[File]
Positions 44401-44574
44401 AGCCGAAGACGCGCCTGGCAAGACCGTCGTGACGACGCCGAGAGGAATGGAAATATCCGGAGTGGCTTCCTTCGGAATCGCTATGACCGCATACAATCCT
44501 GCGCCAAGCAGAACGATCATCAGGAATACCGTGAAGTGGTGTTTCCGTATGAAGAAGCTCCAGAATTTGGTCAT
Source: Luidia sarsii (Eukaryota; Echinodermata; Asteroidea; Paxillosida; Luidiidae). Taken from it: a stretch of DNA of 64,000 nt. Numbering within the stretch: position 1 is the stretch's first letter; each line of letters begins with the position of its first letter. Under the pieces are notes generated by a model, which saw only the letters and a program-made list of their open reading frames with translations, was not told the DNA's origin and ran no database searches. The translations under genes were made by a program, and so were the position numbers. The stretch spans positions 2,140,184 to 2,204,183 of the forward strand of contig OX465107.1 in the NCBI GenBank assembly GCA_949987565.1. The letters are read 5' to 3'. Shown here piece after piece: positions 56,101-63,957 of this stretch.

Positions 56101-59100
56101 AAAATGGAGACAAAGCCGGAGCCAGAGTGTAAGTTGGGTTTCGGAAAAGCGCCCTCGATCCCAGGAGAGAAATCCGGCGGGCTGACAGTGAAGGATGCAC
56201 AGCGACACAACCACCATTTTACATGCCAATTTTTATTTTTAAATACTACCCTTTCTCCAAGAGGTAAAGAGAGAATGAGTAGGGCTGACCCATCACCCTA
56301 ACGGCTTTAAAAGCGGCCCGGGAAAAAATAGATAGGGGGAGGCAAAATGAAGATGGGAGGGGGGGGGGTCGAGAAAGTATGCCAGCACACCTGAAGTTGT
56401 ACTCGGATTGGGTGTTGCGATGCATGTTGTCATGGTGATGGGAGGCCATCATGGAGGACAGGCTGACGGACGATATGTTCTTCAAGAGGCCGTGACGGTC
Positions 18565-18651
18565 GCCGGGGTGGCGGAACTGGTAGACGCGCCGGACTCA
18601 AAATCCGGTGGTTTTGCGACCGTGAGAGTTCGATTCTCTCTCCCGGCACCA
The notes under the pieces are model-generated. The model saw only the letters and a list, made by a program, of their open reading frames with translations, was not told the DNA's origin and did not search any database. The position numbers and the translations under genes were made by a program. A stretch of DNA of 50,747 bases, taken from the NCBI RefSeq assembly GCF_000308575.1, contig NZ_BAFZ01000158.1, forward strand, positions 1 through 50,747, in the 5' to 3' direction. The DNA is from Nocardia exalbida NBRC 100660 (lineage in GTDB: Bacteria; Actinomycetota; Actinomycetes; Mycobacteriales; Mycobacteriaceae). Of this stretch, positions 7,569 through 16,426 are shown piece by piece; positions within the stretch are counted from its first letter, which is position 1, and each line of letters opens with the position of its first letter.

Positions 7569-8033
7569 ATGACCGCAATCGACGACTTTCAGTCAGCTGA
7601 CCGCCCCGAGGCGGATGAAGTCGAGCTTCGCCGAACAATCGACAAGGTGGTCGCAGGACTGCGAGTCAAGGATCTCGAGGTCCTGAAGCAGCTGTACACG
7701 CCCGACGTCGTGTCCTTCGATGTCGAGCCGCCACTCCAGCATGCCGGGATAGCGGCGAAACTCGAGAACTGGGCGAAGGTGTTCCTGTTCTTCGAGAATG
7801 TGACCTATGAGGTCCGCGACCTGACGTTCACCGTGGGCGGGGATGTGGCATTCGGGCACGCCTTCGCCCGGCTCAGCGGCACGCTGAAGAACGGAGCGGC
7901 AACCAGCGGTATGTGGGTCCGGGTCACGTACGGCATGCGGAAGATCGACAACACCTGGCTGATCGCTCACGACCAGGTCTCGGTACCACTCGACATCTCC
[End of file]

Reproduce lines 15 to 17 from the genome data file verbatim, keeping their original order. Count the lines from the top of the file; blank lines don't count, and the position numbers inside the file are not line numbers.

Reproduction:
7569 ATGACCGCAATCGACGACTTTCAGTCAGCTGA
7601 CCGCCCCGAGGCGGATGAAGTCGAGCTTCGCCGAACAATCGACAAGGTGGTCGCAGGACTGCGAGTCAAGGATCTCGAGGTCCTGAAGCAGCTGTACACG
7701 CCCGACGTCGTGTCCTTCGATGTCGAGCCGCCACTCCAGCATGCCGGGATAGCGGCGAAACTCGAGAACTGGGCGAAGGTGTTCCTGTTCTTCGAGAATG